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Bureaucrats accused of causing chaos for bus passengers in Wales; Traffic Commissioner, based in England, is being `inflexible to the point of lunacy' over timetables.

Byline: Rhodri Clark

BUREAUCRATS in Birmingham have caused chaos for bus passengers in Wales by refusing to bend the rules.

The Traffic Commissioner for Wales, who is based in England, was accused yesterday of being inflexible ``to the point of lunacy'' over the notice bus operators should give before they can change their timetables.

Although operators must give at least 56 days' notice, or eight weeks, they have always been exempted if they had a valid reason for missing the deadline.

But this year Traffic Commissioner David Dixon has rejected requests for service changes at less than eight weeks' notice.

So some services that should have begun with the start of the UK summer timetables on May 18 have been delayed until June.

Some rural services that were not registered in time ran anyway - with passengers given free rides to avoid breaking the law.

Expensive timetable booklets have been printed for some counties with passengers referred to the old winter booklets - which they may have discarded - for the first weeks of the summer timetables.

And bus services operated in lieu of Valley Lines trains had to continue even though the trains had resumed.

Bus chiefs from North Wales will meet Mr Dixon next week, warning that the chaos will be repeated unless he relaxes the rules in exceptional cases in future.

The eight-week rule was introduced to stop profit-making private operators confusing passengers with sudden timetable changes.

One transport officer said it was an extra tier of bureaucracy to apply the same rule to local authorities using public cash to improve services for communities.

Ironically, a measure designed to protect the public from confusion has now created confusion and extra timetable changes.

Some areas of England have escaped such rigidity. Plymouth City Council, for example, was allowed to change a service at short notice.

The National Federation of Bus Users said Mr Dixon was right to tighten up on the 56-day rule, as some operators and councils had been giving short notice of changes simply because they were disorganised.

Leo Markham, the NFBU's officer for Wales, said, ``I understand why he's doing this but he's being inflexible to the point of lunacy. He's not working in the public interest.

``There has to be some leeway, and common sense has to prevail without the system being abused.''

Mr Markham said one operator involved in the Beacons Bus network, serving the Brecon Beacons on summer Sundays, was a week late applying to register.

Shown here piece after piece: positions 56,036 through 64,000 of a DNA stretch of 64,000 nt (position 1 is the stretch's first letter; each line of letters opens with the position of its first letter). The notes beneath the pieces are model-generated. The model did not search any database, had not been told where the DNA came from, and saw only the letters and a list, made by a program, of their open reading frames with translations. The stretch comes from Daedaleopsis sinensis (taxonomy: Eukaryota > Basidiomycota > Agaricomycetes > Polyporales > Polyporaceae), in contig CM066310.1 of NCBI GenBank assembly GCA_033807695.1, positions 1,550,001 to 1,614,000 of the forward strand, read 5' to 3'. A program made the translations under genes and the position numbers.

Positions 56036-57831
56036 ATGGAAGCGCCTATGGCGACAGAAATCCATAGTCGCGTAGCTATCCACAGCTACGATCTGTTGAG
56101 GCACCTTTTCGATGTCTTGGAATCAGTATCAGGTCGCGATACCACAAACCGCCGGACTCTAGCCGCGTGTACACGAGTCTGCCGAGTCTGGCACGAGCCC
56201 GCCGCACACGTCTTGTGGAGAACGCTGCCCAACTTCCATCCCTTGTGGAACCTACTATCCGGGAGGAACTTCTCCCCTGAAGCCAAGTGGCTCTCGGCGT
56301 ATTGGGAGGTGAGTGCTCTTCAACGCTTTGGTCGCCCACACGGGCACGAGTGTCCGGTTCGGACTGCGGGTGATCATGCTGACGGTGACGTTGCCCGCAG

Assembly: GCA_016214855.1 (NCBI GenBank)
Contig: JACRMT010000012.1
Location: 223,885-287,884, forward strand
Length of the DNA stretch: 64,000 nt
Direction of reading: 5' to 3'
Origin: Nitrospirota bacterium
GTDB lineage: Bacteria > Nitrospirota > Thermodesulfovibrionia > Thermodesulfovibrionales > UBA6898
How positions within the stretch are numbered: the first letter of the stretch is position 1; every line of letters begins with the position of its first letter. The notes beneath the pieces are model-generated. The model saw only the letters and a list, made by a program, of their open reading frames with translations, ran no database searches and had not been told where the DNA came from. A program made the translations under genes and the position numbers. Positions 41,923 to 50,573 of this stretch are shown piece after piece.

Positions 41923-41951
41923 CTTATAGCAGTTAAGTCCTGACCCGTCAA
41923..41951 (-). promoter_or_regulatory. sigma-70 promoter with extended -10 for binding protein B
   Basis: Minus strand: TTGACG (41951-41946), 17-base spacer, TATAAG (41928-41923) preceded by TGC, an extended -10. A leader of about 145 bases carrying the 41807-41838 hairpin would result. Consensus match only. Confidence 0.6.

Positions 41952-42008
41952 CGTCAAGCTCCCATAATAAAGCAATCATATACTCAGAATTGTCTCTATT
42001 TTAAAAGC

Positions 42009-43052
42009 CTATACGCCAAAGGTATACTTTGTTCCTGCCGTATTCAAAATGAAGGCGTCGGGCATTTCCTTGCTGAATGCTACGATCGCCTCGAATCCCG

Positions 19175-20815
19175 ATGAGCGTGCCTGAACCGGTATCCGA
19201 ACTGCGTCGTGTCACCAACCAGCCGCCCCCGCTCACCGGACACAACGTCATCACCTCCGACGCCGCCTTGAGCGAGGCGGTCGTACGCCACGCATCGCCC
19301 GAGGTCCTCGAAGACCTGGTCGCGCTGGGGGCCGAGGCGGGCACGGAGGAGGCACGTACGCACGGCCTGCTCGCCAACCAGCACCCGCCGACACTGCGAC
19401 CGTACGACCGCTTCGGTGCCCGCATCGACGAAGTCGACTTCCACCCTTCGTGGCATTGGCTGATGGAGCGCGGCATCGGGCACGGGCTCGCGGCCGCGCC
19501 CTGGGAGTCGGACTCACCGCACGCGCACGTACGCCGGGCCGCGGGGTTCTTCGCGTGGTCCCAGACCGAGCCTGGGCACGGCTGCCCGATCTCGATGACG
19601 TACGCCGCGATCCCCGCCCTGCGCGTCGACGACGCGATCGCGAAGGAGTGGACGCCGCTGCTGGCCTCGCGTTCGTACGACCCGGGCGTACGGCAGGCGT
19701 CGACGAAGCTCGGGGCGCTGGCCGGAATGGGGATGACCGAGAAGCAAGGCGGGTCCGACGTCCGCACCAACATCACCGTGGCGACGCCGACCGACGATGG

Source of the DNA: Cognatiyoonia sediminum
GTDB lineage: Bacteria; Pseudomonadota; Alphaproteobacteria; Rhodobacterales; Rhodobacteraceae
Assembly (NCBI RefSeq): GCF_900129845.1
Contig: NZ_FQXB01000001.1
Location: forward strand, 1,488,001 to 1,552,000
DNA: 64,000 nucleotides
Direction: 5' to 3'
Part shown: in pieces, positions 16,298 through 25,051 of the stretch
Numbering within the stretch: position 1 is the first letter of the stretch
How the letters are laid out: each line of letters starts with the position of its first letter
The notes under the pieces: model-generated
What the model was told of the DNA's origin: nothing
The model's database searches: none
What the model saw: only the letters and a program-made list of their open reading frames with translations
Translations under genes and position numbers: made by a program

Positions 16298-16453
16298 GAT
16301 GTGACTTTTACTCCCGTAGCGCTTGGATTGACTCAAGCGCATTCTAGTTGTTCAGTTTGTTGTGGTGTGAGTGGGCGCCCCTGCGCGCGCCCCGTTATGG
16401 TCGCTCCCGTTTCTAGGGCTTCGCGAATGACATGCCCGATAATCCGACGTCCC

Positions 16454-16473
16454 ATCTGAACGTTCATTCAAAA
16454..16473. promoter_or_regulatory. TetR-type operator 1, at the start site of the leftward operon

``He said he had made a mistake and the national park authority sent a letter of support, explaining that it would affect the network if the service started late.

``The Traffic Commissioner wouldn't budge, so on the first Sunday one of the services wasn't registered to operate. In fact it did run but the operator didn't collect fares.''

One route in Gwynedd was abandoned by a private company but when the council stepped in with its own money, Mr Dixon ruled the application was too late for the new service to take over without interruption.

Passengers suffered an inferior service and confusing timetable changes.

Richard Jones, Gwynedd's senior public-transport officer, said, ``If an operator gives 56 days' notice that he's pulling out, there's no way a council can put on a replacement while giving 56 days' notice. That leaves villages and communities with a much worse bus service than they would have had.''

Conwy transport officer Bob Saxby said new Government guidelines stipulated that bus timetables should change only twice per year, on the same dates as the rail timetables, to minimise confusion. But another arm of Government had caused timetables to be changed on several different days this summer. ``When that happens, nobody knows where they are,'' he added.

A spokeswoman for the traffic area office denied Mr Dixon was being inflexible and ignoring the public interest.

She said, ``The passengers are being inconvenienced because the bus operators aren't correctly applying for that bus registration. Had they done so, the dispensation would have been given.''

Asked what steps Mr Dixon's office had taken to ensure it had all the information needed, she said, ``The onus is on the operator to supply the information as requested on the forms.

We're not mind-readers to know that there's something else out there.''

Catch this Gwynedd

# A SMALL bus company decided to stop running a commercial service between Caernarfon and Bethel and gave the required 56 days' notice. By the time Gwynedd Council had organised subsidy and found an alternative operator, there were fewer than 56 days until the original service stopped - but the Traffic Commissioner ensured that passengers were temporarily deprived of services.

# Some services for rural villages in Wales such as Llansannan and Llangernyw were not allowed to start when the summer timetable began. Some were operated anyway but with no fares payable.

Brecon Beacons # THE summer Sunday Beacons Bus network operated a free bus on its first Sunday because one operator was a week late submitting his application. Pleas to the Traffic Comm ss one r.


South Wales Va

l ey s # Stagecoach West and Wales was a fortnight late applying to end Sunday bus services operated in winter on behalf of Valley Lines. Even though trains run on summer Sundays, the Traffic Commissioner insisted the buses had to continue for another fortnight after the trains began.
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Publication:Western Mail (Cardiff, Wales)
Date:Jun 2, 2003
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